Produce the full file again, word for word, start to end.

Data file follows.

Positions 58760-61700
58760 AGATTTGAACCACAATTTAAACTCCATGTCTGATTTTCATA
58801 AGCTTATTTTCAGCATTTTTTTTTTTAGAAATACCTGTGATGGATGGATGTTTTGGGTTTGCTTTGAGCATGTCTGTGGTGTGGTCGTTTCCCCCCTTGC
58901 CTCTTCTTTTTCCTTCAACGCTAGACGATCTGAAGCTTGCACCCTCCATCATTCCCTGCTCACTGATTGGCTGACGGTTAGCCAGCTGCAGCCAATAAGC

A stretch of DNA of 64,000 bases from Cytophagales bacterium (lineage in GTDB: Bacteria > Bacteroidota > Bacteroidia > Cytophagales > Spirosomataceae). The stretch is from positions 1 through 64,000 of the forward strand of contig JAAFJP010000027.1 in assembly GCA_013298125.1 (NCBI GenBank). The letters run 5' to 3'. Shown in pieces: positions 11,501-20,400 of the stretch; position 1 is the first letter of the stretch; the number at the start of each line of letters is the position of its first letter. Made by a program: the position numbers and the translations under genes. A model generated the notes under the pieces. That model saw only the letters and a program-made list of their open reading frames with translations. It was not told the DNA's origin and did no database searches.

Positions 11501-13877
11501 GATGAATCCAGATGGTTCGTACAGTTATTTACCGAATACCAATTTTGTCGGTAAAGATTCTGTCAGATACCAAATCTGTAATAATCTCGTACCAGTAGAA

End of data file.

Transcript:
Positions 58760-61700
58760 AGATTTGAACCACAATTTAAACTCCATGTCTGATTTTCATA
58801 AGCTTATTTTCAGCATTTTTTTTTTTAGAAATACCTGTGATGGATGGATGTTTTGGGTTTGCTTTGAGCATGTCTGTGGTGTGGTCGTTTCCCCCCTTGC
58901 CTCTTCTTTTTCCTTCAACGCTAGACGATCTGAAGCTTGCACCCTCCATCATTCCCTGCTCACTGATTGGCTGACGGTTAGCCAGCTGCAGCCAATAAGC

A stretch of DNA of 64,000 bases from Cytophagales bacterium (lineage in GTDB: Bacteria > Bacteroidota > Bacteroidia > Cytophagales > Spirosomataceae). The stretch is from positions 1 through 64,000 of the forward strand of contig JAAFJP010000027.1 in assembly GCA_013298125.1 (NCBI GenBank). The letters run 5' to 3'. Shown in pieces: positions 11,501-20,400 of the stretch; position 1 is the first letter of the stretch; the number at the start of each line of letters is the position of its first letter. Made by a program: the position numbers and the translations under genes. A model generated the notes under the pieces. That model saw only the letters and a program-made list of their open reading frames with translations. It was not told the DNA's origin and did no database searches.

Positions 11501-13877
11501 GATGAATCCAGATGGTTCGTACAGTTATTTACCGAATACCAATTTTGTCGGTAAAGATTCTGTCAGATACCAAATCTGTAATAATCTCGTACCAGTAGAA